Ruth Francis, Nature’s Head of Press, is reviewing all the entries shortlisted for the Royal Society’s science book prize. She’ll be reading one per week and posting her thoughts on the Nature news blog every Tuesday between now and the prize ceremony on 17 November.
Humankind’s view of the future has changed throughout the ages. As we have learned more about the depths of our past, our ability to peer further has improved: with a knowledge of deep time and past changes has come a greater awareness of future possibilities. The scientific and industrial revolutions of the nineteenth century not only sped up progress, but also gave us the tools to imagine how our world could be different, rather than the repeating seasonal cycles to which we’d previously been limited. So argues Jon Turney in the early chapters of The Rough Guide to the Future.
Once he has laid out how humans have viewed the future in our history, and come to terms with various models for prediction and the growing numbers of think tanks that try to do it, Turney sets out what makes a successful prediction alongside some — sometimes unsuccessful — predictions from the past. One of the strengths of this book is that it teaches us how to evaluate future visions before putting them in front of us.
Jon Turney believes that distant ‘futurecasting’ is difficult — although he does go on to suggest possibilities himself. It is easier to imagine a near future, improved by technology that we already know, and this is where this book is most rewarding.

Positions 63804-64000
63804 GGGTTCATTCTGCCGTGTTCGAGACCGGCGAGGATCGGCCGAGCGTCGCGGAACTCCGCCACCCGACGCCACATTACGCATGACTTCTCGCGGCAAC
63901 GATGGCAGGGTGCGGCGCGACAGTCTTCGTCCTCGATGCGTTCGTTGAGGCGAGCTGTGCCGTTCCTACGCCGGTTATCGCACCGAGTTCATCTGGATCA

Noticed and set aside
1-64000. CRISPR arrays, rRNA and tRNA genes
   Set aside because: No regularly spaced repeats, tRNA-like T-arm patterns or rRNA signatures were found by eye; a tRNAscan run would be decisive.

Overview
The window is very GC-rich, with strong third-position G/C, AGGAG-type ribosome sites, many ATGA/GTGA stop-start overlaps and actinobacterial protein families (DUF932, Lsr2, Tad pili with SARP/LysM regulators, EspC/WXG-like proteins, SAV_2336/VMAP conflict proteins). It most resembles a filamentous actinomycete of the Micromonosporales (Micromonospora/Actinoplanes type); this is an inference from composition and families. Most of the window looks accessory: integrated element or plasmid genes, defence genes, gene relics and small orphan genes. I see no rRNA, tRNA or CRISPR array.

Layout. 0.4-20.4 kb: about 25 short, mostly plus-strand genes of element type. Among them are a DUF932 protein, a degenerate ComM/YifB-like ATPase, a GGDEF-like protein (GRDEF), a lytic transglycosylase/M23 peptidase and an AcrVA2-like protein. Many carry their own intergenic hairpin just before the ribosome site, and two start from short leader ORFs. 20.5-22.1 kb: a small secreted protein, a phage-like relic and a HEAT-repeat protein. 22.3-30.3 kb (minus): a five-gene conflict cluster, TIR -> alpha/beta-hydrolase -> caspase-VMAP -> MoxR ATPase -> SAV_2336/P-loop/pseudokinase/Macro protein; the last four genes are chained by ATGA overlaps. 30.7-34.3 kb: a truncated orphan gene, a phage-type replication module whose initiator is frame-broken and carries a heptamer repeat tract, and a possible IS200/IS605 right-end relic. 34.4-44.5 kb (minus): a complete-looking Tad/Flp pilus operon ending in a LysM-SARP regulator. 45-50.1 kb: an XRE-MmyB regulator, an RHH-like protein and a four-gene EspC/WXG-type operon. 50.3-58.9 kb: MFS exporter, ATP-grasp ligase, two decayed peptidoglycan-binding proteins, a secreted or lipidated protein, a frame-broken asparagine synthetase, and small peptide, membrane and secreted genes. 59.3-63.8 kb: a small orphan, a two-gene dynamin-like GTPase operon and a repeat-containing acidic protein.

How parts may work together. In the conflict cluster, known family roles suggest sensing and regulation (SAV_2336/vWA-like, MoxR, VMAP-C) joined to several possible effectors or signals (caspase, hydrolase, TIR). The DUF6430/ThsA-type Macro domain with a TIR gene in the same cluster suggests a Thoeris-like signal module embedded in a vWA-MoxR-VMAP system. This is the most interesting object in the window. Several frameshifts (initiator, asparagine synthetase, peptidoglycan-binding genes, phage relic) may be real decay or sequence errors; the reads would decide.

These chapters cover science, population, climate and energy — all topics that will be familiar to the reader. Whether his focus is prioritizing energy efficiency or computer scientist Gordon Moore of Moore’s law fame — who predicted in 2005 that transistors as small as atoms could exist in the next 10 to 20 years — the breadth of research and ideas is awe-inspiring. Later prediction, though important, is less certain, rather like a weather forecast that will be far more reliable for the next 24 hours than for the next 6 days.
The pages are punctuated with explanatory boxes for ideas and predictions from futurologists, scientists and other experts who tell us their highest hopes, their worst fears and their best bets for what will actually occur.
Although The Rough Guide to the Future seems dense — and it was certainly a challenge to try to tackle it in a week — Turney’s tone is light. He advises readers keen on predicting to do so often and to let their predictions go easily. As Umberto Eco advised: “Never fall in love with your own airship.” Indeed, Turney says in his introduction, “I meant what I said when writing them, but whether I still agree with all my ideas now is another matter. The future is a moving boundary.”
Previously on Ruth’s Reviews